Bravo to this cast. You have uplifted me.

 

Mark Cohen………….Devin McCardell
Roger Davis…………..Hunter Scandrett
Tom Collins…………….Mike Sandusky
Benjamin Coffin III…………Justin Muse
Joanne Jefferson………..Jayla Fletcher
Angel Dumott Schunard…..Chris Joseph
Mimi Marquez……………..Bihanna Martin
Maureen Johnson………….Becky Turza

Company/ Supporting Roles:
Fiona Godfrey
Spencer Goodman
Chloe Grisa
Sophie Muse
Odera Office
Mike Morton
Carter Salata
Katerina Stanley
Band:

Music Director/ Keys…..Brian E. Buckner
Guitar……………………..Mike Harrington
Drums………………………..Russ Sauter

Production Team

Director …………………………………………………………………… John Sartor
Producer/Assistant Director………………………………Becky Turza
Music Director ………………………………………………Brian E. Buckner
Choreographer …………………………………………………………Chloe Grisa
Stage Manager…………………………………………………….Cindy Franklin
Sound………………………………………………………………………….Val Compau
Lighting……………………………………………………………………….Evan Sartor
Lighting Design………………………………………………………..Don Bascual
Spotlight…………………………………………………………………Zach Farnsworth
Set/Props ………………………………………………John Sartor, Becky Turza

Photos courtesy Evalino Productions:

 

Evalino’s production of Les Miz student edition, sponsored by Brackney Chiropractic Health Centers, opens Thanksgiving weekend. The production will feature 42 young actors under the age of 18. Sartor does not play around when it comes to sets for his casts, as is obvious with his past productions. There will be a full set, projections and his young actors will walk away having learned acting skills and respect for theatre. His professional training and stage experience is quite obvious when speaking with cast members who always look forward to his next production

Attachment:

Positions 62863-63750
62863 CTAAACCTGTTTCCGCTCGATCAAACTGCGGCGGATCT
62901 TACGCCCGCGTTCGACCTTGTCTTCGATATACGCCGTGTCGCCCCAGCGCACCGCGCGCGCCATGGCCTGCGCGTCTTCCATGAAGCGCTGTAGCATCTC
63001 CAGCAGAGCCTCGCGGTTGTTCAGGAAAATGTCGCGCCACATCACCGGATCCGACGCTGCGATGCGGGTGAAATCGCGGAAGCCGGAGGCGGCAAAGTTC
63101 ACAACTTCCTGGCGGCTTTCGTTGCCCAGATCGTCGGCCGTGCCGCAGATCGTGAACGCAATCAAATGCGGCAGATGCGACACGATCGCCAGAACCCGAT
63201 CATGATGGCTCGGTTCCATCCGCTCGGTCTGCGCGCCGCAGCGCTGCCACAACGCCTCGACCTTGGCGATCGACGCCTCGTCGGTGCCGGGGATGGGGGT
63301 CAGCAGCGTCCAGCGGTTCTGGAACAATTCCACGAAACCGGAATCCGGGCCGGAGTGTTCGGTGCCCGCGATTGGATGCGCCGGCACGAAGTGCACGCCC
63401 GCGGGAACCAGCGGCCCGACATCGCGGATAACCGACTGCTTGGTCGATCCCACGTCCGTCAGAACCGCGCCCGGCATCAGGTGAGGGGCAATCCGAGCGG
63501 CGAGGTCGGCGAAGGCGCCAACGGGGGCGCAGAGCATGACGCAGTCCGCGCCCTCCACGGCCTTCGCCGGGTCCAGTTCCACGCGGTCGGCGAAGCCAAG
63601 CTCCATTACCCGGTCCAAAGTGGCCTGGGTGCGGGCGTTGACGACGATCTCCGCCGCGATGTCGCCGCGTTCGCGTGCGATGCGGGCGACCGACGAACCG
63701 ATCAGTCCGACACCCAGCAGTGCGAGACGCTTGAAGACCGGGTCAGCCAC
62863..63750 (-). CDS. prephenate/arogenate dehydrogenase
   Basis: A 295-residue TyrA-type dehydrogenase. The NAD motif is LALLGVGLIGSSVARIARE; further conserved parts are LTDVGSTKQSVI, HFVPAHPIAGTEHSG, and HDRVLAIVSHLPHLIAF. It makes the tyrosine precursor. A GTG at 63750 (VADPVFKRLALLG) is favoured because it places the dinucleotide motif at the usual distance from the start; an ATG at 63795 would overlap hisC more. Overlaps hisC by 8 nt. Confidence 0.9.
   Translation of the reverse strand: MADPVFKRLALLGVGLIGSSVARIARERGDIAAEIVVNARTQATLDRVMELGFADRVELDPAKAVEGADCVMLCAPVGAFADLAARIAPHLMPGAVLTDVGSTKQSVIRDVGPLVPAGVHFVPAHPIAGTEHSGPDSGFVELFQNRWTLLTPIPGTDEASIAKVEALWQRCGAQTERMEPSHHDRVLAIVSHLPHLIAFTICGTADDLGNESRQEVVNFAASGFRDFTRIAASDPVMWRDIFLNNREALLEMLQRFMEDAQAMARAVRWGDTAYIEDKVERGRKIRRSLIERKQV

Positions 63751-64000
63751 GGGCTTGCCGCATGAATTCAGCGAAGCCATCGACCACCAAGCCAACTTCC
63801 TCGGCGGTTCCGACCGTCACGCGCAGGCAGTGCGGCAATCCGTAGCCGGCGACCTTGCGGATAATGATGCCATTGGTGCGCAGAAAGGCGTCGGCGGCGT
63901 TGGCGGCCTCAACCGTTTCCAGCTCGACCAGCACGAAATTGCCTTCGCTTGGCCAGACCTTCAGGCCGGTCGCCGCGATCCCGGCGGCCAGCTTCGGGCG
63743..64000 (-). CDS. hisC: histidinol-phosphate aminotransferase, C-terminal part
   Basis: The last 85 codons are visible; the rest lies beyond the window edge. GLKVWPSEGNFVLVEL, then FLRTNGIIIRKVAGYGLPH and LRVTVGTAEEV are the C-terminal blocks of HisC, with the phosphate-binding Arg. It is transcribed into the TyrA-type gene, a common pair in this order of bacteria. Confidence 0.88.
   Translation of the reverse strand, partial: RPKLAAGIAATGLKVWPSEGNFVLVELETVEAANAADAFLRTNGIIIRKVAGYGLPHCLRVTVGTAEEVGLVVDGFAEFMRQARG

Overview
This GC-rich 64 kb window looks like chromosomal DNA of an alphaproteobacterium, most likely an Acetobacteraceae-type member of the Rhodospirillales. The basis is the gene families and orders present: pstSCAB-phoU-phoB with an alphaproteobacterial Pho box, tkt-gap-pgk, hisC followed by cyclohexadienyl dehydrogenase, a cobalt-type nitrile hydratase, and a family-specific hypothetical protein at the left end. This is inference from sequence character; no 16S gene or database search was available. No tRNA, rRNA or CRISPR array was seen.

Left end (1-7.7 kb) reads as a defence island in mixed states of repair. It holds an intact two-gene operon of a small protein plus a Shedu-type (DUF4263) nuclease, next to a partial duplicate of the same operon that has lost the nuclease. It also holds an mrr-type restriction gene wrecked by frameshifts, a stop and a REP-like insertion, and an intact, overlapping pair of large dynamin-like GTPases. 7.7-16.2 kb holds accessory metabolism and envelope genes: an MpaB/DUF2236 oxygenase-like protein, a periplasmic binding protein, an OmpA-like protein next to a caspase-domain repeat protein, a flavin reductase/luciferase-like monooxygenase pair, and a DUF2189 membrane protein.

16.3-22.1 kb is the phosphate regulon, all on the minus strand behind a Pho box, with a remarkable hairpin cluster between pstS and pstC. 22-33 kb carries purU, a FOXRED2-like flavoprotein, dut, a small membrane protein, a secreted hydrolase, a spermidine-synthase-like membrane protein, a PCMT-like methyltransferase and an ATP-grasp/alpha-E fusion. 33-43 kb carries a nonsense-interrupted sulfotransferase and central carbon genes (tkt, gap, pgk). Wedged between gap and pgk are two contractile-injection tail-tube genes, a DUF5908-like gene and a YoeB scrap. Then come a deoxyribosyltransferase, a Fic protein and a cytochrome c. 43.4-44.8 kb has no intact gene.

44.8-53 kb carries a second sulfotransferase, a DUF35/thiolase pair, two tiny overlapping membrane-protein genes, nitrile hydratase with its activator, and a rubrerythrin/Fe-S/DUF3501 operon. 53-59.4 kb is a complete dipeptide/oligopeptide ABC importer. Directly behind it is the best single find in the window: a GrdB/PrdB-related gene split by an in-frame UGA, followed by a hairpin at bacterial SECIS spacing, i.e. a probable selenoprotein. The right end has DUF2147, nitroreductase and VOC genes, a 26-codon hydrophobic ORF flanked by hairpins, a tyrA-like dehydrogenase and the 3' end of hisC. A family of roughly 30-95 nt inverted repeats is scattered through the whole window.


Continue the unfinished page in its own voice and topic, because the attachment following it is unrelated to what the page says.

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Sir Knight, Dr. Anton Anderssen, Lord of Hartforth has been published by USA Today, CBSnewsDetroit, Detroit Free Press, Detroit News, Mensa Bulletin, Broadway World, eTurboNews, Hawaii Tourism Association, HawaiiNews.Online, Michigan Journal, Examiner News and other news outlets. He won the 2009 first prize in journalism from the Detroit Working writers organization, founded 1900 as The Detroit Press Club. He graduated With Highest Distinction from Indiana University (Comparative Literature), earned a Juris Doctor degree (Wayne State University), attended post-doctorate graduate classes in anthropology (University of Michigan), and earned a post-doctorate graduate degree in cultural anthropology (Wayne State University). He is a former concert pianist with Indiana University School of Music and the Detroit Institute of Arts. He is a member of Mensa and several other high IQ organizations including Triple Nine Society, ISPE and The Prometheus Society. He specializes in high culture, and is of Scandinavian, British and Castilian heritage. He was awarded the title of Sir Knight by the Knights of Equity, founded in 1895. He holds the legal title Lord of Hartforth in North Yorkshire, England, and is the direct blood descendant of the first Lord of Hartforth, documented in the Domesday Survey of 1086. He is the direct blood descendant of Plantagenet Kings of England and the Lords Kennedy of Scotland. He lives in Waikiki, Hawaii; Michigan, The Italian Riviera, The Italian Alps, and Milan Italy.